Singapore: Singapore, despite its tiny size and reliance on just a handful of industries, has lately managed to steer clear of vicious boom and bust cycles thanks to a simple economic strategy of diversification.
The question for investors is whether the country -- trying to thrive in myriad new areas from gaming to drugs -- can continue to succeed as globalisation and fierce competition make its big bets all the more risky.
One pointer to the outcome, analysts say, is how Singapore is coping with big shifts in a sector that has gained hugely in economic importance but which now faces a more difficult future: the oil industry.
“We are at the top of the cycle,” said Sailesh Jha, an economist at Credit Suisse. “Singapore is preparing for the long-term potential of the sector by creating complementary sectors. It’s clearly diversification.”
By some estimates, the industry accounts for about 6% of the economy -- nearly double its contribution just five years earlier.
The island built up a massive, multi-billion-dollar oil refining industry to capitalise on what is today a voracious appetite for energy across the region and has seen the pay-off in four unbroken years of booming business.
Singapore’s four-decade-old refining industry now faces much more competition. National oil companies in India and the Middle East are about to take on Singapore with plans to flood the region with products from sophisticated, new refineries.
But Singapore is moving fast to foster new oil-related industries such as logistics and storage, climbing up the product value chain and making a huge effort to develop its petrochemical industry even further.
Such diversification could help insulate the island-state from a dramatic and sudden drop in demand similar to that during the Asian financial crisis of 1997/98, which forced Singapore refiners to slash operating rates.
Irvin Seah, an economist at DBS Bank, likened Singapore’s push to broaden out its oil industry to its move to diversify its manufacturing base by moving up the high-tech value chain and pushing into new products such as pharmaceuticals.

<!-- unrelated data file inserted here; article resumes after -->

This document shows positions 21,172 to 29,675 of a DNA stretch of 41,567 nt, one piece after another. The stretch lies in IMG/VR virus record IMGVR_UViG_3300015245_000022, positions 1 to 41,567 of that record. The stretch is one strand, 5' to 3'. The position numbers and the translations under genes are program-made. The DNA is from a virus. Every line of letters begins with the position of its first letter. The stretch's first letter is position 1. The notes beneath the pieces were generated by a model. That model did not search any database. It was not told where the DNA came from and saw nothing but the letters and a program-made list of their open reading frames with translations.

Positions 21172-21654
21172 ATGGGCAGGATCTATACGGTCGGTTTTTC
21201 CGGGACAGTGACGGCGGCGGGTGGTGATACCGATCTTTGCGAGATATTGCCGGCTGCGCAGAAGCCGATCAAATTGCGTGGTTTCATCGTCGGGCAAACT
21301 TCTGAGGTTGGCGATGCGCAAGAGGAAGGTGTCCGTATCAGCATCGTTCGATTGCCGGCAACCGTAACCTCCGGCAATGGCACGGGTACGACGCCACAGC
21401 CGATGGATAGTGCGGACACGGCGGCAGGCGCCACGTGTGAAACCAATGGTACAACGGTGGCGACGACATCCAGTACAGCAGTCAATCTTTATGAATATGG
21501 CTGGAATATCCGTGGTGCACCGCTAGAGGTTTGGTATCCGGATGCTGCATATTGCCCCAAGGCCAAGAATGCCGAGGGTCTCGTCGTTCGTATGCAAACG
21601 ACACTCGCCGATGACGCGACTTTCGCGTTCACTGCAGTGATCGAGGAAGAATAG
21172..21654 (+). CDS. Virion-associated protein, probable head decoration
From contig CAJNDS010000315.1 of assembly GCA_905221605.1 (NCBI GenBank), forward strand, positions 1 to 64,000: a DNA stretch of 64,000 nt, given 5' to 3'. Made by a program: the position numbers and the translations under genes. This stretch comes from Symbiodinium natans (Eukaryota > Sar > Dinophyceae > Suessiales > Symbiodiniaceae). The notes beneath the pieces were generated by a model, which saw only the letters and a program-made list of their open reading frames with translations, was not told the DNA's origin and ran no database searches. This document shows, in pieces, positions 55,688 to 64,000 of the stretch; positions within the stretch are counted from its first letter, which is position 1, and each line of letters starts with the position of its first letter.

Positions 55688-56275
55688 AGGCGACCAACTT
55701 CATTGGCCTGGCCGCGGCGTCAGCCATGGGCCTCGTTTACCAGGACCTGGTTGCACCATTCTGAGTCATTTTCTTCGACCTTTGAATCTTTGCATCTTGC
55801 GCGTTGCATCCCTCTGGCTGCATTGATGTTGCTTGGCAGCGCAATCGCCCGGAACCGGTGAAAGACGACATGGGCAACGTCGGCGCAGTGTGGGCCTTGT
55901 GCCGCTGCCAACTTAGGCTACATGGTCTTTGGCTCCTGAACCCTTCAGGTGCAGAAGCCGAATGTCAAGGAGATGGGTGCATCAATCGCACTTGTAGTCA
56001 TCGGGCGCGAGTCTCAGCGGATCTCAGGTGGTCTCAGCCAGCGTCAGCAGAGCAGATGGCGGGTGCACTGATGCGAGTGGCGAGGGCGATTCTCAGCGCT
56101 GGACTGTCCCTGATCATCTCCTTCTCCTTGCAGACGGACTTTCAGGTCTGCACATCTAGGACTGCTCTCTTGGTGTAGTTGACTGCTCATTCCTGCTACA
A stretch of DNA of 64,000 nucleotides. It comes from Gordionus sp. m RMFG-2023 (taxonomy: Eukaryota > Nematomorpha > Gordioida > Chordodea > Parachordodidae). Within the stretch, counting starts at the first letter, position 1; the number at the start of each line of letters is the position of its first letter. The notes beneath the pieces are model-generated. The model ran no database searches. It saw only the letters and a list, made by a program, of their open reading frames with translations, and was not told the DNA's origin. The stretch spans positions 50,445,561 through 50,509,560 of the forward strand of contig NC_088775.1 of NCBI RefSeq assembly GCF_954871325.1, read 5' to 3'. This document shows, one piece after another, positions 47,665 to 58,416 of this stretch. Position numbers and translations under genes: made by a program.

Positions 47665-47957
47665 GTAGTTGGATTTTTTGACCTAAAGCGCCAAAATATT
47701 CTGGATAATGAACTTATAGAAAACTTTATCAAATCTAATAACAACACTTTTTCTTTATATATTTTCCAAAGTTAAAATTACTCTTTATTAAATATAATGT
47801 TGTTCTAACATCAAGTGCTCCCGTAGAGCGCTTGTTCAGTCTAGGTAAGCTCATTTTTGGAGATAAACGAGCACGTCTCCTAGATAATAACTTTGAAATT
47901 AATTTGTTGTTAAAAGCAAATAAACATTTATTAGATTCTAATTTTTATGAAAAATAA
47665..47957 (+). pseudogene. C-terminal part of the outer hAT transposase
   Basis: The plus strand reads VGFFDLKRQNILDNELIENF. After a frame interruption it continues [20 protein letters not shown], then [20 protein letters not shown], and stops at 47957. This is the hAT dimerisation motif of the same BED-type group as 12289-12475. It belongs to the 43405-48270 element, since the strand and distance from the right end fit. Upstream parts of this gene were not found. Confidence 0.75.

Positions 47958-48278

Similarly, Singapore will develop its oil industry by moving into biofuels, biodiesel, liquefied natural gas and top petrochemicals, he said.
New revenue in store
Singapore has to be flexible and nimble, analysts say.
Even resource-rich countries such as Vietnam, Malaysia and Indonesia -- some of Singapore’s best customers -- want to boost refining capacity at home, threatening to spoil the market for Singapore refiners.
“The refining business looks to be a mature and saturated industry as far as Singapore is concerned,” said Ong Eng Tong, a Singapore-based oil consultant.
So far, the diversification strategy appears to be working.
The trade-driven economy has grown by more than 6% for the past three years -- above the country’s medium-term potential -- and is expected to grow 5 to 7% this year.
Investment in the spin-off sectors is looking robust, too.
The petrochemicals sector saw Royal Dutch Shell breaking ground on a massive 800,000-tonne-per-year petrochemical complex last year. Local media reported this week that Exxon Mobil was recruiting engineers and technicians ahead of a final decision on a $4 billion petrochemical complex.
India and Kuwait announced plans this month to tie up with Singapore on a $100 million plant.
Analysts say that Singapore is ideally placed to boost its position as a base for commercial oil storage by leveraging off its existing strength as a financial and oil trading centre.
The government, which wants to more than double storage capacity in the next few years, says the oil storage business already contributes about 0.5% to the country’s GDP.
“We are in the middle of a booming global region and I think Singapore is positioning itself to take advantage of this,” said Tim Condon, an economist at ING Financial Markets. “It’s a case of ‘build it and they will come´.”
Singapore is investing S$700 million in the first phase of a massive underground rock cavern which will be ready by 2011 and companies such as Vopak, Oiltanking and Tankstore are building storage.
The government boasts that oil traders such as Hin Leong, Emirates National Oil Co. and Chemoil are also joining the rush for storage space.
There is huge potential here. Singapore is already capitalising on strong oil trade through its port. Oil re-exports, which include oil that has been “warehoused” in Singapore, rose a massive 137% last year to S$11 billion.
All of this could bode well for Singapore as it diversifies into new industries and services.
Long dependent on demand for high-tech goods, Singapore is building casinos, laboratories and universities to attract people and generate new sources of economic activity.
“Policy-wise, if you can kickstart a new growth engine before the old engine dies off, then Singapore should be OK,”